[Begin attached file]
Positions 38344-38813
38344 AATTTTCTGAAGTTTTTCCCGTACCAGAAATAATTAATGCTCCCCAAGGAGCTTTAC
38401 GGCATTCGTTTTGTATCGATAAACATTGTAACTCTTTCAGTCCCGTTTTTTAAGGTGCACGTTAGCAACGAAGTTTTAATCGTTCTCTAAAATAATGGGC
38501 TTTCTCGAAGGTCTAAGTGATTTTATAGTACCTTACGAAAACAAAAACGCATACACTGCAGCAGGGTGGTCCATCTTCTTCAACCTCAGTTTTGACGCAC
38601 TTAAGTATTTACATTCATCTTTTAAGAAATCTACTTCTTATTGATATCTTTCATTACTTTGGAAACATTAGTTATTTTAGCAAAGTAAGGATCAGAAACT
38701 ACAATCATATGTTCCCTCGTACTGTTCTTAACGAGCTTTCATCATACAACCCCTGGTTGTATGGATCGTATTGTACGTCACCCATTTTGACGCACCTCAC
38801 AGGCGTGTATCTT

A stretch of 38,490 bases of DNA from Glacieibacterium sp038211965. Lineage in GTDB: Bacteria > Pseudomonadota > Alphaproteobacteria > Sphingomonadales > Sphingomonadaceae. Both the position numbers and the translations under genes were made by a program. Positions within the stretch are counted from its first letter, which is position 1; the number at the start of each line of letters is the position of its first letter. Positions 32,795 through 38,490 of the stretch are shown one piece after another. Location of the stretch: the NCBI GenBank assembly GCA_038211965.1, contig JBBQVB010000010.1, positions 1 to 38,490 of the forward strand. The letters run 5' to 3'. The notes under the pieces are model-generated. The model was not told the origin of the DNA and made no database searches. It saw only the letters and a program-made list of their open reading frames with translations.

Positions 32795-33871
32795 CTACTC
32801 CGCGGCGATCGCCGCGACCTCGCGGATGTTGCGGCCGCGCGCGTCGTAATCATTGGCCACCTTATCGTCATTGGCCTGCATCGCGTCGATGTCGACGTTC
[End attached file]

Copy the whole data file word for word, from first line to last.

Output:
Positions 38344-38813
38344 AATTTTCTGAAGTTTTTCCCGTACCAGAAATAATTAATGCTCCCCAAGGAGCTTTAC
38401 GGCATTCGTTTTGTATCGATAAACATTGTAACTCTTTCAGTCCCGTTTTTTAAGGTGCACGTTAGCAACGAAGTTTTAATCGTTCTCTAAAATAATGGGC
38501 TTTCTCGAAGGTCTAAGTGATTTTATAGTACCTTACGAAAACAAAAACGCATACACTGCAGCAGGGTGGTCCATCTTCTTCAACCTCAGTTTTGACGCAC
38601 TTAAGTATTTACATTCATCTTTTAAGAAATCTACTTCTTATTGATATCTTTCATTACTTTGGAAACATTAGTTATTTTAGCAAAGTAAGGATCAGAAACT
38701 ACAATCATATGTTCCCTCGTACTGTTCTTAACGAGCTTTCATCATACAACCCCTGGTTGTATGGATCGTATTGTACGTCACCCATTTTGACGCACCTCAC
38801 AGGCGTGTATCTT

A stretch of 38,490 bases of DNA from Glacieibacterium sp038211965. Lineage in GTDB: Bacteria > Pseudomonadota > Alphaproteobacteria > Sphingomonadales > Sphingomonadaceae. Both the position numbers and the translations under genes were made by a program. Positions within the stretch are counted from its first letter, which is position 1; the number at the start of each line of letters is the position of its first letter. Positions 32,795 through 38,490 of the stretch are shown one piece after another. Location of the stretch: the NCBI GenBank assembly GCA_038211965.1, contig JBBQVB010000010.1, positions 1 to 38,490 of the forward strand. The letters run 5' to 3'. The notes under the pieces are model-generated. The model was not told the origin of the DNA and made no database searches. It saw only the letters and a program-made list of their open reading frames with translations.

Positions 32795-33871
32795 CTACTC
32801 CGCGGCGATCGCCGCGACCTCGCGGATGTTGCGGCCGCGCGCGTCGTAATCATTGGCCACCTTATCGTCATTGGCCTGCATCGCGTCGATGTCGACGTTC